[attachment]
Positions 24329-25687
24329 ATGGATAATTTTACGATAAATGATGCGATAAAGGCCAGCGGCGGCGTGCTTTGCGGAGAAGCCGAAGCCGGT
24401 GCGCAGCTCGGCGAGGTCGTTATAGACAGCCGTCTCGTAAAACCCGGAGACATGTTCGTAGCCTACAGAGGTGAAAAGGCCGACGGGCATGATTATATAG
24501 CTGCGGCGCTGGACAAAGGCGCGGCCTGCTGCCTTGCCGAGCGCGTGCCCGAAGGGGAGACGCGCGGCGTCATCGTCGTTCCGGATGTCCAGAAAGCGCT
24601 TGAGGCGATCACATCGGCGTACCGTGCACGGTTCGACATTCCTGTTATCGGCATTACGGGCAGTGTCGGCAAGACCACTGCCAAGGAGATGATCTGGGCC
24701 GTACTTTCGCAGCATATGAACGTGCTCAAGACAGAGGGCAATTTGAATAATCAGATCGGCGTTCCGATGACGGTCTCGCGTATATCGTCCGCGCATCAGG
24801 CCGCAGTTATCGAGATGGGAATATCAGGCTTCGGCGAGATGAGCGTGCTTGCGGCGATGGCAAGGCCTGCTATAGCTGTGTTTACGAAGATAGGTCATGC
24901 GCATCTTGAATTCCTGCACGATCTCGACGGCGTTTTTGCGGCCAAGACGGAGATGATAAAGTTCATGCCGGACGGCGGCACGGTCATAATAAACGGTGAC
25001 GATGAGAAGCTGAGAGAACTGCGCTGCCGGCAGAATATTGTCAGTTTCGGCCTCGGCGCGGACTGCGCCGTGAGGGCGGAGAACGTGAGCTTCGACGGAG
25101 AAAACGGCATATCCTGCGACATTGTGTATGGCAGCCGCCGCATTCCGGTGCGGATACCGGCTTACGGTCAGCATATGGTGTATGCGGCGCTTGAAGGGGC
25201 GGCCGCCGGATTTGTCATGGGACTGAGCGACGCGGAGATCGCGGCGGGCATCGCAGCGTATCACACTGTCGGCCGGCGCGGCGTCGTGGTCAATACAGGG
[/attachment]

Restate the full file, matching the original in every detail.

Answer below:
Positions 24329-25687
24329 ATGGATAATTTTACGATAAATGATGCGATAAAGGCCAGCGGCGGCGTGCTTTGCGGAGAAGCCGAAGCCGGT
24401 GCGCAGCTCGGCGAGGTCGTTATAGACAGCCGTCTCGTAAAACCCGGAGACATGTTCGTAGCCTACAGAGGTGAAAAGGCCGACGGGCATGATTATATAG
24501 CTGCGGCGCTGGACAAAGGCGCGGCCTGCTGCCTTGCCGAGCGCGTGCCCGAAGGGGAGACGCGCGGCGTCATCGTCGTTCCGGATGTCCAGAAAGCGCT
24601 TGAGGCGATCACATCGGCGTACCGTGCACGGTTCGACATTCCTGTTATCGGCATTACGGGCAGTGTCGGCAAGACCACTGCCAAGGAGATGATCTGGGCC
24701 GTACTTTCGCAGCATATGAACGTGCTCAAGACAGAGGGCAATTTGAATAATCAGATCGGCGTTCCGATGACGGTCTCGCGTATATCGTCCGCGCATCAGG
24801 CCGCAGTTATCGAGATGGGAATATCAGGCTTCGGCGAGATGAGCGTGCTTGCGGCGATGGCAAGGCCTGCTATAGCTGTGTTTACGAAGATAGGTCATGC
24901 GCATCTTGAATTCCTGCACGATCTCGACGGCGTTTTTGCGGCCAAGACGGAGATGATAAAGTTCATGCCGGACGGCGGCACGGTCATAATAAACGGTGAC
25001 GATGAGAAGCTGAGAGAACTGCGCTGCCGGCAGAATATTGTCAGTTTCGGCCTCGGCGCGGACTGCGCCGTGAGGGCGGAGAACGTGAGCTTCGACGGAG
25101 AAAACGGCATATCCTGCGACATTGTGTATGGCAGCCGCCGCATTCCGGTGCGGATACCGGCTTACGGTCAGCATATGGTGTATGCGGCGCTTGAAGGGGC
25201 GGCCGCCGGATTTGTCATGGGACTGAGCGACGCGGAGATCGCGGCGGGCATCGCAGCGTATCACACTGTCGGCCGGCGCGGCGTCGTGGTCAATACAGGG